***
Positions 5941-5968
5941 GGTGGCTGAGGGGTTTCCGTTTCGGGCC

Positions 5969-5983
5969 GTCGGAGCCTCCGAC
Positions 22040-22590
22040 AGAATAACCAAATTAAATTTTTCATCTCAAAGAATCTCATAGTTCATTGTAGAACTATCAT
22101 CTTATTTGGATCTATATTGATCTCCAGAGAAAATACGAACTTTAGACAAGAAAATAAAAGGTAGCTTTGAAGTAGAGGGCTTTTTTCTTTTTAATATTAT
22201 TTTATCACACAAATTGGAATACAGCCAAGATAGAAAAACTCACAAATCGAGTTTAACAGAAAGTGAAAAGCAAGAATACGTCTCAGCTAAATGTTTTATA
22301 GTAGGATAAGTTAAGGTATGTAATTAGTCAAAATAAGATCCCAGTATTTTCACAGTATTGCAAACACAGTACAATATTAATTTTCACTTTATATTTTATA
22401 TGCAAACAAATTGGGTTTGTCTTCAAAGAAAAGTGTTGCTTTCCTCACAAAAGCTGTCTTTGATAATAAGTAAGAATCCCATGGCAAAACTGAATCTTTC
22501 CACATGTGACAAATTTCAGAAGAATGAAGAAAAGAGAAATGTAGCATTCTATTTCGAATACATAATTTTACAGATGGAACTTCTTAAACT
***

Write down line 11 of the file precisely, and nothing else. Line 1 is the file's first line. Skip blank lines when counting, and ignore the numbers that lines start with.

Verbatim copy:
22501 CACATGTGACAAATTTCAGAAGAATGAAGAAAAGAGAAATGTAGCATTCTATTTCGAATACATAATTTTACAGATGGAACTTCTTAAACT